A lot of apartment buildings have callboxes that will dial a tenant and allow the tenant to open the door by pressing a key sequence. I have had to use this to call myself before when I left my keys upstairs, or that time I lost my keys for a week (but thats another story). So what happens if you don’t have your phone or your keys? Or what about when you have guests that arrive early and you’re still in the shower, getting ready or can’t get to your phone in time?

In this example, the callbox dials Tropo instead of your phone, uses the built-in IVR to ask for a password. If the password is correct, it dials the dtmf digits to open the door and sends a text message to your phone alerting you of company.

var
result = ask(“The password is?”, {
choices: “sausages”
});
if(result.value == “sausages”){
say(“that is correct”);
say(“https://evolution.voxeo.com/library/audio/prompts/dtmf/Dtmf-9.wav”);
message(“A Guest has Arrived”, {
to:”+19192223323″,
network:”SMS”
});
}
else{
say(“there is a nice bench outside for you to sleep on”);
}

  1. NAT Exemption – don’t ever nat this
  2. Static Policy NAT – nat to something when this goes to that
  3. Static NAT – nat this to that
  4. Dynamic Policy NAT/PAT – nat to something when these go to that
  5. Identity NAT – don’t nat this when i’m talking
  6. Dynamic NAT – nat all these to this
  7. Dynamic PAT –  nat all these ports to this

 

First we’ll discuss a basic ipsec tunnel between two ISRs:

vpn1

RTR-A
Define IKE Phase 1 Policy (ISAKMP)
crytpo isakmp policy 10
encryption aes 256
authentication pre-share
hash sha
group 2

Define pre-shared key
crypto isakmp key pr3sh4r3dk3y address 22.2.1.1 no-xauth

Define IKE Phase 2 Policy (IPSEC)
crypto ipsec transform-set aes-sha esp-aes 256 esp-sha-hmac

Create ACL to match interesting traffic
access-list 150 permit ip host 192.168.1.1 host 192.168.2.1

Create Crypto Map
crypto map vpn-a-to-b 10 ipsec-isakmp
set peer 22.2.1.1
set transform-set aes-sha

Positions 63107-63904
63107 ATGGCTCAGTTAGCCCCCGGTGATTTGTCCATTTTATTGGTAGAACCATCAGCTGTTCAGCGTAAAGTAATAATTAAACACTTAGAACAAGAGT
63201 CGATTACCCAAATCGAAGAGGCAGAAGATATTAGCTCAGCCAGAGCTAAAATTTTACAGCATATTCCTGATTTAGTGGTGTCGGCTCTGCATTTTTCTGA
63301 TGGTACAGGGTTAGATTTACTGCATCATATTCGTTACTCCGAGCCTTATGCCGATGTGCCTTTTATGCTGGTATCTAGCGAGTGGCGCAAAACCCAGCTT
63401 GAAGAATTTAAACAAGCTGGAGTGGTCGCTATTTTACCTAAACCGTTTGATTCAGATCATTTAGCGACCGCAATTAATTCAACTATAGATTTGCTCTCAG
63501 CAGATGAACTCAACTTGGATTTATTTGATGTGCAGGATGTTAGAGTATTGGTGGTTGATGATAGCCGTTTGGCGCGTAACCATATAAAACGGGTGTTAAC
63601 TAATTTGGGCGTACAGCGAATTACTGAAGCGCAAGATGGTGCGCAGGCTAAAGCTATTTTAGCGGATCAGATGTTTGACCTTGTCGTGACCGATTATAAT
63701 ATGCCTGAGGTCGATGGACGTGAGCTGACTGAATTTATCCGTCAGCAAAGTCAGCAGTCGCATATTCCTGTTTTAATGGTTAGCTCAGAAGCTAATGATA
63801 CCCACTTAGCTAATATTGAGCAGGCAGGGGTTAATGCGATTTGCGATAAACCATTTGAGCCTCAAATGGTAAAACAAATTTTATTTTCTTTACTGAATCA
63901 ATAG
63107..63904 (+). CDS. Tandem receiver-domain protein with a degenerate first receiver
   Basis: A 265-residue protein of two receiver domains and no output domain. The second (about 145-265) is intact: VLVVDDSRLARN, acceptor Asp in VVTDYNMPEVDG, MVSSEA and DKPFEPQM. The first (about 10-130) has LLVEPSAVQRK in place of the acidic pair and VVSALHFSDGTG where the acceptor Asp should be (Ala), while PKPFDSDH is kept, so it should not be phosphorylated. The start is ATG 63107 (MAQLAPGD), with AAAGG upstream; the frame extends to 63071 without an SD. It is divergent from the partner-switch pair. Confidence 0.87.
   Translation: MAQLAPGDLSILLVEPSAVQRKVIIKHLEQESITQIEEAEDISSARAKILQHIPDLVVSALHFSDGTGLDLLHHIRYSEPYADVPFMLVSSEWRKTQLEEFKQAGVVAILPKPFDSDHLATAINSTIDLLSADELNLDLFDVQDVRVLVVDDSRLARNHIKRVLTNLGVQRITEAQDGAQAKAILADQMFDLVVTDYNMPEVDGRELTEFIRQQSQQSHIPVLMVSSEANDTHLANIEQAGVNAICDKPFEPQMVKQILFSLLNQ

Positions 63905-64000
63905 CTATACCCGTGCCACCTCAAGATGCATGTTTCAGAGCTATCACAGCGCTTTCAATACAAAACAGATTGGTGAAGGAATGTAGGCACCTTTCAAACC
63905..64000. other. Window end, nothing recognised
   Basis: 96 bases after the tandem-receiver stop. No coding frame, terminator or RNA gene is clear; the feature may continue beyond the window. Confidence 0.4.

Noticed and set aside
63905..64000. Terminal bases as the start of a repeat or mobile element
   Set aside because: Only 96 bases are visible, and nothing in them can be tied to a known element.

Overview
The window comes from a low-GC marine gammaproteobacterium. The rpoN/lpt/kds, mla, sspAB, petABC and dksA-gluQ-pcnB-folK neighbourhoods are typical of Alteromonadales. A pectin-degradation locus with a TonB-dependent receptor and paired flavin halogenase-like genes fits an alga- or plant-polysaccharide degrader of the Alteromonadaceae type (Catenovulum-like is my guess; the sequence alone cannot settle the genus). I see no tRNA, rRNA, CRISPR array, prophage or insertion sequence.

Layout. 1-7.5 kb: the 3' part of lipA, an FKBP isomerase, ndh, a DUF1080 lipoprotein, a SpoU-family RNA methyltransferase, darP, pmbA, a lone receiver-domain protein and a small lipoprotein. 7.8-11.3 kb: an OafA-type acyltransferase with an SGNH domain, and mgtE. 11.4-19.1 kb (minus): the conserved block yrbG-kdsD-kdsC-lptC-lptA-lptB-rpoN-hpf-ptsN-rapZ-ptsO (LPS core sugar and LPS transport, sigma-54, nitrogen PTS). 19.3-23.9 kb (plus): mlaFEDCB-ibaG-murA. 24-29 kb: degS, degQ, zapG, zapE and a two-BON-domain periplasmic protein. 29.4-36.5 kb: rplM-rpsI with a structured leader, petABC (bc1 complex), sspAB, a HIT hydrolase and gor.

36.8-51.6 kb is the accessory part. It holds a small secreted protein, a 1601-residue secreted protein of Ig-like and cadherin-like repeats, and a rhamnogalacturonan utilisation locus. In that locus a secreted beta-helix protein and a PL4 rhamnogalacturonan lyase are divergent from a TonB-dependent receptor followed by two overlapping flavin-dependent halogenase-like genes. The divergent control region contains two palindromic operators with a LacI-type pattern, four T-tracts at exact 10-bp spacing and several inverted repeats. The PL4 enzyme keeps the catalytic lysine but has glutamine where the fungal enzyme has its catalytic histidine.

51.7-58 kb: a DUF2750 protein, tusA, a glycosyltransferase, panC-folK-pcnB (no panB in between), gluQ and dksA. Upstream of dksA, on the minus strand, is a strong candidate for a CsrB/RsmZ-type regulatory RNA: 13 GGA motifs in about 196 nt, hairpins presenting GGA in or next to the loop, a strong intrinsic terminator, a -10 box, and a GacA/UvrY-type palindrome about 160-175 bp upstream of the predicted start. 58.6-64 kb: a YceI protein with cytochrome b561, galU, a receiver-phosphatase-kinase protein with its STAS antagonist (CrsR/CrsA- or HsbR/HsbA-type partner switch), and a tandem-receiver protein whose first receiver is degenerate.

match address 150

Apply Crypto Map to Interface
interface Gi0/0
crypto map vpn-a-to-b

Create a route
ip route 192.168.2.1 255.255.255.255 Gi0/0

RTR-B
Define IKE Phase 1 Policy (ISAKMP)
crytpo isakmp policy 10
encryption aes 256
authentication pre-share
hash sha
group 2

Define pre-shared key
crypto isakmp key pr3sh4r3dk3y address 22.1.1.1 no-xauth

Define IKE Phase 2 Policy (IPSEC)
crypto ipsec transform-set aes-sha esp-aes 256 esp-sha-hmac

Create ACL to match interesting traffic
access-list 150 permit ip host 192.168.2.1 host 192.168.1.1

Create Crypto Map
crypto map vpn-b-to-a 10 ipsec-isakmp
set peer 192.168.1.1
set transform-set aes-sha
match address 150

Apply Crypto Map to Interface
interface Gi0/0
crypto map vpn-b-to-a

Create a route
ip route 192.168.1.1 255.255.255.255 Gi0/0

Now the more likely scenario –

two hosts need to talk to the same company and the ips overlap

vpn2

We’ll use the same instructions, but making some adjustments to RTR-B

Create ACL to match interesting traffic (using natted address this time)
access-list 150 permit ip host 192.168.11.1 host 192.168.2.1

Create route-map
route-map B-to-C permit 10
match ip address B-to-C-ACL

Create ACL to match traffic in the scenario
ip access-list extended B-to-C-ACL
permit ip host 192.168.1.1 host 192.168.2.1

Create NAT statement and apply to interfaces
ip nat inside source static 192.168.1.1 192.168.11.1 route-map B-to-C-ACL extendable

int Gi0/1
description inside
ip nat inside

int Gi0/0
description outside
ip nat outside

 This can be done a little simpler with an ASA using a static policy nat

access-list policy-nat extended permit ip host 192.168.1.1 host 192.168.2.1
static (inside,outside) 192.168.11.1  access-list policy-nat

staticpolicyasa

It surprises me how many times people invest the money in having a redundant edge, but fail to do the simple things: plug into different power sources and have their switch be a single point of failure. With this configuration, you could lose a power source, a firewall, a switch in the stack, and 75% of your cables and still function!

hapair2

Configure Switch Stack:

vlan 10
name LAN

vlan 777
name ISP1

interface Port-channel1
description Primary ASA
switchport trunk allowed vlan 10,777
switchport mode trunk
!
interface Port-channel2
description Secondary ASA
switchport trunk allowed vlan 10,777
switchport mode trunk
!
interface GigabitEthernet1/0/47
description Primary ASA
switchport trunk allowed vlan 10,777
switchport mode trunk
channel-group 1 mode active
!
interface GigabitEthernet1/0/48
description Secondary ASA
switchport trunk allowed vlan 10,777
switchport mode trunk
channel-group 2 mode active
!
interface GigabitEthernet2/0/47
description Primary ASA